The March Philosophy Book of the Month is Final Notice by Van Fleisher. Discuss Final Notice now.

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Gun Control Series Q1 -- Does gun ownership make the gunowner safer or less safe?

Discuss the March 2019 Philosophy Book of the Month, Final Notice by Van Fleisher.
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Re: Gun Control Series Q1 -- Does gun ownership make the gunowner safer or less safe?

Post by Teralek » March 19th, 2019, 2:47 pm

A short research online clearly points out that owning a gun is less safe than not owning one.

But when making the question if owning a gun makes the owner more or less safe, we need to understand on what social context the owner lives in. I believe this is more important than anything else. How one keeps his gun safe is also important.

It is different to own a gun on a community where 80% of people owns guns than on a community where only 1% of people owns one. If there is a high prevalence of firearms in a community, when a criminal situation develops there is a higher chance a firearm is involved and that fact changes both the danger of the situation and how one should proceed.

The same applies to what kind of laws regarding firearms are there. For example, if concealed, or open carry is allowed or not.

Switzerland is perhaps the only country in the world where there is a high prevalence of gun ownership and low homicide rate. I am convinced that one of the main factors (but not the only one - https://www.independent.co.uk/news/worl ... 30606.html) that accounts for this is that carrying a weapon concealed or not in public is against the law in Switzerland. If you own a gun you have to keep it at home or can only carry it for very specific activities like going to the shooting range or hunting. Switzerland is a unique case and very specific. Moreover there's even evidence from Switzerland that their relative safety isn't due to gun ownership at all.

Now to the specialists opinion and empirical data.

Tyler Bonin, a marine that turned teacher, wrote on the Atlantic (https://www.theatlantic.com/education/a ... rs/554783/) why he thinks about allowing teachers to carry guns into the classroom. He makes good points and his thoughts apply not only to the classroom but to any self defence situation involving a firearm, particularly when a mass shooting is taking place.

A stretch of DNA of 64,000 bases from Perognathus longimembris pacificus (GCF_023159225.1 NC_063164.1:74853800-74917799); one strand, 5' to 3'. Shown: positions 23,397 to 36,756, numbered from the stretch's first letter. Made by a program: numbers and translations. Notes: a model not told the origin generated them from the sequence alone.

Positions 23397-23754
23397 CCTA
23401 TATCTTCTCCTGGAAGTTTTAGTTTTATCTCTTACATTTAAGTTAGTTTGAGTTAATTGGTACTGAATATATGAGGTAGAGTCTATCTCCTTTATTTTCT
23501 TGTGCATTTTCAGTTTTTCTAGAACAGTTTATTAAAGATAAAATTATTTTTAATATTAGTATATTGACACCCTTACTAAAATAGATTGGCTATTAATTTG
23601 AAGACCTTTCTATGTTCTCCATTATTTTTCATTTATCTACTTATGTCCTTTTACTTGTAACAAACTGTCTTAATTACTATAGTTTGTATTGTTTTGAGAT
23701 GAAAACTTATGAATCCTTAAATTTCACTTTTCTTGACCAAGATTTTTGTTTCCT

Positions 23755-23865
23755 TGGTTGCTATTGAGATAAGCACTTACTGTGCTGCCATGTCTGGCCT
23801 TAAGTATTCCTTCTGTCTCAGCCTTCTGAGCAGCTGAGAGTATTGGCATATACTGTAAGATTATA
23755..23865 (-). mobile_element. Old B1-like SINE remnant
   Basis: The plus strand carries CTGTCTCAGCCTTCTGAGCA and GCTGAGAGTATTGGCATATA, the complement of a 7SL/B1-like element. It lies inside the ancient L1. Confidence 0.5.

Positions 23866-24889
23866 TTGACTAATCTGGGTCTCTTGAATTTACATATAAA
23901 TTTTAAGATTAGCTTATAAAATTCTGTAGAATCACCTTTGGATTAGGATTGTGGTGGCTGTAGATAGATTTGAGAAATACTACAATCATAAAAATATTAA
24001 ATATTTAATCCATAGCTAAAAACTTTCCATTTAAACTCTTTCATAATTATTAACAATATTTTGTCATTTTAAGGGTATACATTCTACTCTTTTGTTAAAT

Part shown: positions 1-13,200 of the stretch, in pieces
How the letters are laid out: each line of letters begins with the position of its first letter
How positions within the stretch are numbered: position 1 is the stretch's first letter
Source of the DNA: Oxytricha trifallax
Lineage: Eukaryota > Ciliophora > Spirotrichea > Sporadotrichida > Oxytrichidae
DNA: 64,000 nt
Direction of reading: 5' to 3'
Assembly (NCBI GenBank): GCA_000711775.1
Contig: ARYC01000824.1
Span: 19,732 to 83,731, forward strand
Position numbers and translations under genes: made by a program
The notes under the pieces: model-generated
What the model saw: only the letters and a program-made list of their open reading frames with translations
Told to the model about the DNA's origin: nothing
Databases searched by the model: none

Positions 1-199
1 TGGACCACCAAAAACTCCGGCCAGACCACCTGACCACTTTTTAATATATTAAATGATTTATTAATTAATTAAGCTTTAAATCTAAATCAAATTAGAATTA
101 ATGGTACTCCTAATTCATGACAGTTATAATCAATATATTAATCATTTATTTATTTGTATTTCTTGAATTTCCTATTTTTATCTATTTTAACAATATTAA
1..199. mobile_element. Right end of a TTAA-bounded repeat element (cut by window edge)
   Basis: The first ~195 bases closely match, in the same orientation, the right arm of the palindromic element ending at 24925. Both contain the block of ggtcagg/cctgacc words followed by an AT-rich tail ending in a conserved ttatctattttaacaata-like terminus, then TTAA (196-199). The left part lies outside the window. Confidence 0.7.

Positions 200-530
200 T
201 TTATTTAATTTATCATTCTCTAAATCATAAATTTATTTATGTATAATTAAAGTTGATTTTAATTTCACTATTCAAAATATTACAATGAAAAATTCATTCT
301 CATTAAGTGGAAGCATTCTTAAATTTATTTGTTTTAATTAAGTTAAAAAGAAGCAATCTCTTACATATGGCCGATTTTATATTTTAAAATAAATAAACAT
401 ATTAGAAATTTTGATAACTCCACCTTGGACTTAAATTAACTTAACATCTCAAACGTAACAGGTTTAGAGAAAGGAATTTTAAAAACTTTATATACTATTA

Drawing from his experience as a marine he says:

"Responding effectively to an active-shooter situation is one of the toughest challenges for a marksman out there. To train teachers for this role would be an enormous task—and policymakers who think otherwise aren’t being realistic."

"By the time I completed boot camp at Marine Corps Recruit Depot Parris Island (...) I came to realize: There’s no such thing as a Rambo. Teamwork was the essence of mission success in the Marine Corps."

"As a former Marine and current teacher, I know that building within teachers (including military-veteran teachers) the required teamwork to be effective in a Parkland-type situation is an unreachable goal."

"Before recruits set foot on a rifle range for live-fire exercises, proper weapons-handling skills and the fundamentals of marksmanship are drilled into them—and these 13 weeks of training represent a minimum level of proficiency needed to simply be functional in a combat environment. The ability to enter a building and effectively clear rooms—a skill needed to stop an active-shooter situation—requires an added layer of training and specialization. Thus, having military training alone does not guarantee a person to be effective in an active-shooting situation"

"Over the course of my time in the Marines, I trained on various heavy machine guns for the purpose of convoy operations, and consider myself to be proficient with a firearm. But none of the skills I learned would truly transfer into an active-shooter situation. Furthermore, as a teacher, I know that most of my day is spent alone in a classroom with my students. Efficient communication—the type forged in the military and necessary for neutralizing an active shooter—cannot occur when teachers spend the day cut off from other teachers in separate rooms."

"Nobody knows how he or she will react when rounds are flying in their direction, and the confusion that law-enforcement officers may experience when encountering armed teachers at school during an active-shooter situation could be devastating. The danger of students being hit by stray bullets during the crossfire that may result from teachers engaging a shooter is also a very real possibility."

" Furthermore, a working paper by Sheldon Greenberg, a professor of management in the School of Education at Johns Hopkins University, illustrates that arming teachers will present an increased risk in schools, rather than mitigate the risks posed by an active-shooter situation."

"Had I wanted to continue carrying a firearm at work, I would’ve stayed in the service or chosen a different profession after my enlistment. Having worked with high-school students for several years now, I understand that my ability to be effective as a teacher is predicated on the existence of an environment conducive to learning and trust building. This environment will not exist in a schoolhouse where teachers double as armed guards."

These points have the merit of applying to any country because they do not draw from the abilities of the police forces or the strength of the law but are very situation specific.